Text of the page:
Medical University of South Carolina services ranked in annual edition of America’s best hospitals

Medical News Today
July 14, 2008

The Medical University of South Carolina has been named by U.S. News & World Report as one of the country’s best hospitals in the treatment of digestive and respiratory disorders. The rankings will be published in the July 25 issue of the magazine that will appear on newsstands July 16.

“The Medical University is pleased with the recognition provided by U.S. News & World Report for our programs in digestive disorders and respiratory disorders. Our faculty and staff continue to build on a strong tradition of excellence, and with the opening of our new state-of-the-art hospital in a few months, we anticipate taking an even greater leadership role on the national level,” said Ray Greenberg, M.D., Ph.D., MUSC President. MUSC was the only hospital in South Carolina to be ranked in any of the service categories.

Since 1990, U.S. News has identified medical centers with unique capabilities in one or more areas. This year, the magazine sifted data from 5,462 hospitals to arrive at 173 stellar medical centers in 16 specialty areas. MUSC’s Digestive Disease Center (DDC) ranks 7th among all other institutions in the Southeast, and 9th among all state-affiliated centers nationally. Mark Delegge, M.D., DDC director, said this was the 11th consecutive year that MUSC’ was named to the list. “Being ranked as one of the best hospitals in the nation is a testimonial to all the hard work and foresight that goes into the DDC,” he said, “People should expect us to continue to grow over the next few years.”

In respiratory disorders, MUSC is 10th among all southeastern institutions and 14th among all state-affiliated institutions. “What enables us to provide excellent patient care and training is an outstanding faculty of national and international reputation in all of the pulmonary subspecialties including pleural disease, sarcoidosis, lung cancer, pulmonary hypertension, interstitial lung disease, cystic fibrosis, and sleep medicine,” said Steven A. Sahn, M.D., director of the Division of Pulmonary, Critical Care, Allergy and Sleep Medicine at MUSC. “In addition, the faculty is involved in high-level clinical and transitional research leading to 70 to 80 publications yearly. We are active in all phases of academic life.”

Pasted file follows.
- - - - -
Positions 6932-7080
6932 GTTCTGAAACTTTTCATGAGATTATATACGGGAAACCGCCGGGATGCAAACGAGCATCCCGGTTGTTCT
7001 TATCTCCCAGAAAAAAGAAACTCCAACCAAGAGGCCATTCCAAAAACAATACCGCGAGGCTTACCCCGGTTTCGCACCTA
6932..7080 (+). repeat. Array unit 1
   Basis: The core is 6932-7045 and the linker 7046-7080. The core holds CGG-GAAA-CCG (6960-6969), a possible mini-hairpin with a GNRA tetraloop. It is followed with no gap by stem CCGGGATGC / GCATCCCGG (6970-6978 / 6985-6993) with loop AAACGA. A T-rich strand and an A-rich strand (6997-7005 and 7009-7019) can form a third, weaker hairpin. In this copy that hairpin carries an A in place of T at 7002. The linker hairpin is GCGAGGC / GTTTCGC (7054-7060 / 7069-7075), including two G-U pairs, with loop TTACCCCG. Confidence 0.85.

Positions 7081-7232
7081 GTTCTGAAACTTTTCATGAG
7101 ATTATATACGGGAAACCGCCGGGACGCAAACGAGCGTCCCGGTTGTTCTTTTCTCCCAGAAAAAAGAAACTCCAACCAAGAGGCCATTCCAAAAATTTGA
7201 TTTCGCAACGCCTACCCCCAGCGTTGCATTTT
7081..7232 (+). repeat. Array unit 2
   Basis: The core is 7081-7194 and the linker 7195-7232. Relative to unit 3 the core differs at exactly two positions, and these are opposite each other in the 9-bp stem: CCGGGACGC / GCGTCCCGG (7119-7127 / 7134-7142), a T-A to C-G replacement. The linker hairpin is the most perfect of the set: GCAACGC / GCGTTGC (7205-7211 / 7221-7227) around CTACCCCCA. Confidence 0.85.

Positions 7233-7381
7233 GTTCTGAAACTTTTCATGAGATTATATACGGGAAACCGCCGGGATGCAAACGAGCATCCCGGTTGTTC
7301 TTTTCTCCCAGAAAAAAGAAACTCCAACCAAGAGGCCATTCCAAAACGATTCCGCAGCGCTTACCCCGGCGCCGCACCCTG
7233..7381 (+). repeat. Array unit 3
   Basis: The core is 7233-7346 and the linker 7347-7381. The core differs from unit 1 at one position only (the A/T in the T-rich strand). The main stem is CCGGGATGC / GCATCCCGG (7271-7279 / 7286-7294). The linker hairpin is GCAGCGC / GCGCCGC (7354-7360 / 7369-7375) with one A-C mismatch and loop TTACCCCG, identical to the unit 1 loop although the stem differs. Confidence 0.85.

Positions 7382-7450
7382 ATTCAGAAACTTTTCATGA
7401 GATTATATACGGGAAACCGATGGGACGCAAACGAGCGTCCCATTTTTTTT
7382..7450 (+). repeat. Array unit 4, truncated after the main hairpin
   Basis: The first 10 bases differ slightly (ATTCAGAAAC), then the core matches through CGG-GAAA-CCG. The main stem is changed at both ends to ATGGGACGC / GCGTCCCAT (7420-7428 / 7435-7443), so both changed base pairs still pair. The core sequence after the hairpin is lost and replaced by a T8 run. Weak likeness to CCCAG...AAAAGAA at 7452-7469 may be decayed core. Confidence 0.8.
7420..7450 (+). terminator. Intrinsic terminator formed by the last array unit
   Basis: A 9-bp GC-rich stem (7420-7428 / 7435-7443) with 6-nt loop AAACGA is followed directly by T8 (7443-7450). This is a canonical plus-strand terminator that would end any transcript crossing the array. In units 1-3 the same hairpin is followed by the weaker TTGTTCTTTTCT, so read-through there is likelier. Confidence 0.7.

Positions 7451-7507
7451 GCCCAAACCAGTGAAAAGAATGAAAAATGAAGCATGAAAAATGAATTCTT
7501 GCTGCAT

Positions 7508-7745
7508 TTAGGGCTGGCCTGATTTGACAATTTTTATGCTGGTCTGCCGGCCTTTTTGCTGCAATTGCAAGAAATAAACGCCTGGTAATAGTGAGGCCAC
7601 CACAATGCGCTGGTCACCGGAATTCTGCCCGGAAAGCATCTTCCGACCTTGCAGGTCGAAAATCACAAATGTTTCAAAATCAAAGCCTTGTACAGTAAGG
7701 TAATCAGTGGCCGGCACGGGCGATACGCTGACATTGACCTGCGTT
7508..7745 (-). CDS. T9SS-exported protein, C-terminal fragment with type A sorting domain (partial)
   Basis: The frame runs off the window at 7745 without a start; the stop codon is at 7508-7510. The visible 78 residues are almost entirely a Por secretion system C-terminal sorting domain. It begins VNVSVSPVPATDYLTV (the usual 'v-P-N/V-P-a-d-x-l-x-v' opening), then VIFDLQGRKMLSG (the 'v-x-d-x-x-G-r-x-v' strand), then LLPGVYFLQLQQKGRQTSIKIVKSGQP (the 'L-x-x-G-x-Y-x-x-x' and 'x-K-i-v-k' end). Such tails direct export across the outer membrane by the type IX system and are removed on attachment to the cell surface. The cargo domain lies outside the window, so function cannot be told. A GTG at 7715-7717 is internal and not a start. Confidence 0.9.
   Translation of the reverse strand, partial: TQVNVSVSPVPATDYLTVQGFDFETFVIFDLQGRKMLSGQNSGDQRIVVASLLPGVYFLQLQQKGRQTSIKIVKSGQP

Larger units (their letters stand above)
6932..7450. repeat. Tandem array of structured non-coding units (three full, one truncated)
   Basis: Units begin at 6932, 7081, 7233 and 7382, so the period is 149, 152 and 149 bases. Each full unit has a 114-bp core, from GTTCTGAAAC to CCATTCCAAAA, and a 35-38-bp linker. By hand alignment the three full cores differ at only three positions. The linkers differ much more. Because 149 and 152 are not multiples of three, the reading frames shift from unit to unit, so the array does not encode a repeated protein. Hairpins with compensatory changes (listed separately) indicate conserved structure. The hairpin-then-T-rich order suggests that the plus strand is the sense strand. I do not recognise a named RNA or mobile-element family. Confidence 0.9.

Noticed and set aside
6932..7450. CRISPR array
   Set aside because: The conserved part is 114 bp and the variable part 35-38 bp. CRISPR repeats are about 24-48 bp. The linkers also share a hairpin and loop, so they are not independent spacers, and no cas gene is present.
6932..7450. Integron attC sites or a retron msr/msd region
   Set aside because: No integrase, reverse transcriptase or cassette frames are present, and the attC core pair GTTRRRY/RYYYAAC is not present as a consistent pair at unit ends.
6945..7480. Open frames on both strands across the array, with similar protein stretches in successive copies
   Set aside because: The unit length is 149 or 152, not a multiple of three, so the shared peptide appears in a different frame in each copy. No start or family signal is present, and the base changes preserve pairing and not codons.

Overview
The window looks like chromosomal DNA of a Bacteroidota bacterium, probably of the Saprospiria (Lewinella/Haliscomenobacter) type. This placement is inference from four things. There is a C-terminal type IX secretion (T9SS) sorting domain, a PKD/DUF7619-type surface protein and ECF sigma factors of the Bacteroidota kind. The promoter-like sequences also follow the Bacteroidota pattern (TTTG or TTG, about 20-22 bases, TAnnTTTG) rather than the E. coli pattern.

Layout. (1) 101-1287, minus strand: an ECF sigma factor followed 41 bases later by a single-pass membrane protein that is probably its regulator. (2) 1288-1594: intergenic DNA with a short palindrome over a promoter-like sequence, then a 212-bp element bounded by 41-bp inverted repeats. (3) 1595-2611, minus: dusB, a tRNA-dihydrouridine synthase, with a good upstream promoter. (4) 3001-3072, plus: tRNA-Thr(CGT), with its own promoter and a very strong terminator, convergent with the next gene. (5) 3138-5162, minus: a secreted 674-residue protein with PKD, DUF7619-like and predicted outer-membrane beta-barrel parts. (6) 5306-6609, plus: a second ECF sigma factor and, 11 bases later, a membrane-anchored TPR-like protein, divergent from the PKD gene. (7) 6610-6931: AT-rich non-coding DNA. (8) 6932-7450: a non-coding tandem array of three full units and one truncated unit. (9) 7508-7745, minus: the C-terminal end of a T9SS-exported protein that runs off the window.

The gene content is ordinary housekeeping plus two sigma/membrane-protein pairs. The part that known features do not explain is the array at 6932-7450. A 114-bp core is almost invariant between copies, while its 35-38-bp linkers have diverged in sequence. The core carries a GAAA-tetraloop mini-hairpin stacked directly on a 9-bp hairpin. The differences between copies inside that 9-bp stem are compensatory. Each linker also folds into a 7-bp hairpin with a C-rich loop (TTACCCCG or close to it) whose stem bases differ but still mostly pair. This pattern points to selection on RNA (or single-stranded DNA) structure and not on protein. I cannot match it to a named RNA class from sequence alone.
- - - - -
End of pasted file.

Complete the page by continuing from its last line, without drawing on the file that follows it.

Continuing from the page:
Initial eligibility is determined based on three entry standards: membership in the Council of Teaching Hospitals, affiliation with a medical school, or availability of at least six of 13 advanced medical services. Each specialty had its own eligibility requirements, along with having had to have seen a specified number of Medicare inpatients who had certain conditions or underwent certain procedures, or be named among the best facilities in the specialty by at least one physician responding to the latest U.S. News surveys. Hospitals that met these requirements received a score that assigns equal weight to reputation, mortality, and a group of other care-related factors such as nursing. Rankings may be viewed at

About MUSC

Founded in 1824 in Charleston, MUSC is the oldest medical school in the South. MUSC continues the tradition of excellence in education, research, and patient care; and educates and trains more than 3,000 students and residents a year. As the largest non-federal employer in Charleston, the university and its affiliates have collective annual budgets in excess of $1.3 billion. MUSC operates a 600-bed medical center, which includes a nationally-recognized Children’s Hospital in addition to other internationally recognized programs and services. For more information on academics or clinical services, visit:

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